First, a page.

Hamish Knox is a Sandler Training centre in Calgary, Alberta.


No guts, no gain

December 20th, 2013

I want to take you back about 10,000 years ago to the savannah in Africa. There are only about 1,500 human beings on the planet, and life is a scary existence. As far as predators go, we don’t stand much of a chance. We don’t have claws, or razor sharp teeth with fangs. We aren’t very strong or fast, and we don’t have any cool defense mechanisms like shells, venom, stingers, or even camouflage. Needless to say, it paid to be fearful on the savannah. Fear, vigilance, and worry kept us alive. Luckily for us, we got smart fast. We made weapons, formed teams, and used communication to pass along knowledge and defend ourselves. Five coordinated humans with spears stand a much better chance against a lion than one man in hand to hand combat.

What does that have to do with business and our lives today? Well, as we got smarter and more advanced, fear became less and less useful to us. Think about it; when was the last time you heard someone say, “I need to work on my fear. I just don’t think I am very good at being afraid,”?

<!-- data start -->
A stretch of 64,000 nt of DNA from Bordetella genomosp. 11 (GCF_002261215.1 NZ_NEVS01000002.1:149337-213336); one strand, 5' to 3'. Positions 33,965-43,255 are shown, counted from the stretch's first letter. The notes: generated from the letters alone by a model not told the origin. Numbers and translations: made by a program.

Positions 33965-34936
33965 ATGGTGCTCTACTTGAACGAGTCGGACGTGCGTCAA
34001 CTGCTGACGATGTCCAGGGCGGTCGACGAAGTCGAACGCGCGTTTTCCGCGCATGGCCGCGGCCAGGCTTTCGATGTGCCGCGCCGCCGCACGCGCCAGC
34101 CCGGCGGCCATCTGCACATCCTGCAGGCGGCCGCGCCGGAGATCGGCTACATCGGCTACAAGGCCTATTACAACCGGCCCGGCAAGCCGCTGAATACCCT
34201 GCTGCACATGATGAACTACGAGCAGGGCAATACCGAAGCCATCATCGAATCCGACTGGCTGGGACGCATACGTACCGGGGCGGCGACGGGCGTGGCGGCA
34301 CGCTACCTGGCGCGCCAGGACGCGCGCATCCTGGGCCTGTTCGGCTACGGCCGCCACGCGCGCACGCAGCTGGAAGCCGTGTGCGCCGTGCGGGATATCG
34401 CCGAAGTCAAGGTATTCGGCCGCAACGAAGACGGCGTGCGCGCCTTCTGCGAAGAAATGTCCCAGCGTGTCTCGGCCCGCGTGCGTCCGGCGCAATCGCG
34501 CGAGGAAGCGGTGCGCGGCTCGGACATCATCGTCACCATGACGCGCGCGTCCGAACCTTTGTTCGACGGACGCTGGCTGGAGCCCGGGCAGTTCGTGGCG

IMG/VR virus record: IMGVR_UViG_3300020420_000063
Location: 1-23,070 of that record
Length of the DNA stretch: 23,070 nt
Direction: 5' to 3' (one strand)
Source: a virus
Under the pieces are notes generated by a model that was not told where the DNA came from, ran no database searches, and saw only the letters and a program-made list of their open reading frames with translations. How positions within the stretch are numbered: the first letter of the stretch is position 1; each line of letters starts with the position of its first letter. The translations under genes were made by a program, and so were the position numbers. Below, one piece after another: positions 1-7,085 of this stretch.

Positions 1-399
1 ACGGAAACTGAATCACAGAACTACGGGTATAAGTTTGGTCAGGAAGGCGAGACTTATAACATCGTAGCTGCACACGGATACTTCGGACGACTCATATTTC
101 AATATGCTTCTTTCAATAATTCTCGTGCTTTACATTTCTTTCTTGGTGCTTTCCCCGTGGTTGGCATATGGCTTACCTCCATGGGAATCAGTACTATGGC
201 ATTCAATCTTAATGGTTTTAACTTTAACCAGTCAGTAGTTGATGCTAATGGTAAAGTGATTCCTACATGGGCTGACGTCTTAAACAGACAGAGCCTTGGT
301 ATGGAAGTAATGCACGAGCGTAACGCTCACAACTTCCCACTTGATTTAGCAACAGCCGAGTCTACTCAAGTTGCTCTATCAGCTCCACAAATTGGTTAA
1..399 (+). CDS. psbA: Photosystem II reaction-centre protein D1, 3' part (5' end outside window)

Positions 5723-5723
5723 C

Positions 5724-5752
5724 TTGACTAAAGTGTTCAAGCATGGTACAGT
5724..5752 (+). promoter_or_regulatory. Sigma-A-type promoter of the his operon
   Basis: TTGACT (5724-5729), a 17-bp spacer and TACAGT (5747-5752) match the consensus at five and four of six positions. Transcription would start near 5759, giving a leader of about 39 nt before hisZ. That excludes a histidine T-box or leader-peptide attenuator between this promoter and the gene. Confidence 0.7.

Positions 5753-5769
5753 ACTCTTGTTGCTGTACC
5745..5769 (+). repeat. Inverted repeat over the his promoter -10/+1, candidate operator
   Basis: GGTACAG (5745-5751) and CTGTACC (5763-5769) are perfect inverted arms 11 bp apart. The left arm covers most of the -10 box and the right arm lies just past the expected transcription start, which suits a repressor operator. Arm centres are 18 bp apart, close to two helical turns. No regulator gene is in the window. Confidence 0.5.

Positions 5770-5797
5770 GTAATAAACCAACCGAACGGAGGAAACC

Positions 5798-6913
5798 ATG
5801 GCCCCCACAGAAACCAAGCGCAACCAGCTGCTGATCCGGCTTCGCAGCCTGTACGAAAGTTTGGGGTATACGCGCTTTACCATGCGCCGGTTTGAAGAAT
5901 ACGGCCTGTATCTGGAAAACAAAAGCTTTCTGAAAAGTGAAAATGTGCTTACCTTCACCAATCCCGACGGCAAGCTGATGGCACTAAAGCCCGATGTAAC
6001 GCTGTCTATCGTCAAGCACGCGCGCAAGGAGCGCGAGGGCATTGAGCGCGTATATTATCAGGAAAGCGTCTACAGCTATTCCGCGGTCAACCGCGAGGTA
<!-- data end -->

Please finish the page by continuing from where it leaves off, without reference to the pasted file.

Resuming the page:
Fear was valuable when failure was fatal, but in today’s business world, it doesn’t have much value. Today, we are concerned about happiness, success and living a life of purpose. We have evolved up Maslow’s hierarchy of needs from survival up to self-esteem and self-actualization. The problem is that fear gets in the way of those things. Fear will hold you back from growing, stretching your comfort zones, and taking risks that can bring the rewards of success and self-esteem. Fear and failure is universal; it’s part of the human experience. Only by risking failure can we accomplish anything great. No guts, no gain. So I would like to challenge you with a decision-making model that might help you increase your risk tolerance and develop some guts to go after all your wildest dreams.

First, ask yourself if the risk fatal. If the worst case scenario is fatal to yourself or your organization, your fear is justified and you should not take that risk. Second, ask yourself if the best case scenario is desirable. If you believe the best case scenario is something good for you or your company, then take the risk. Now obviously there are options of some pretty severe levels discomfort before you get to fatal, some rewards will be minor and other great, and there are odds on each outcome but this basic model works. Let’s try it.

Say you are thinking about going skydiving. The worst case scenario, while not likely, could be fatal. The best case scenario is you have a great time, a once in lifetime experience, and great story to tell. The best case scenario is desirable, but the worst case scenario could be fatal. Under this model, I would say not to go skydiving. There are other ways to have a great time and good story than to risk your life.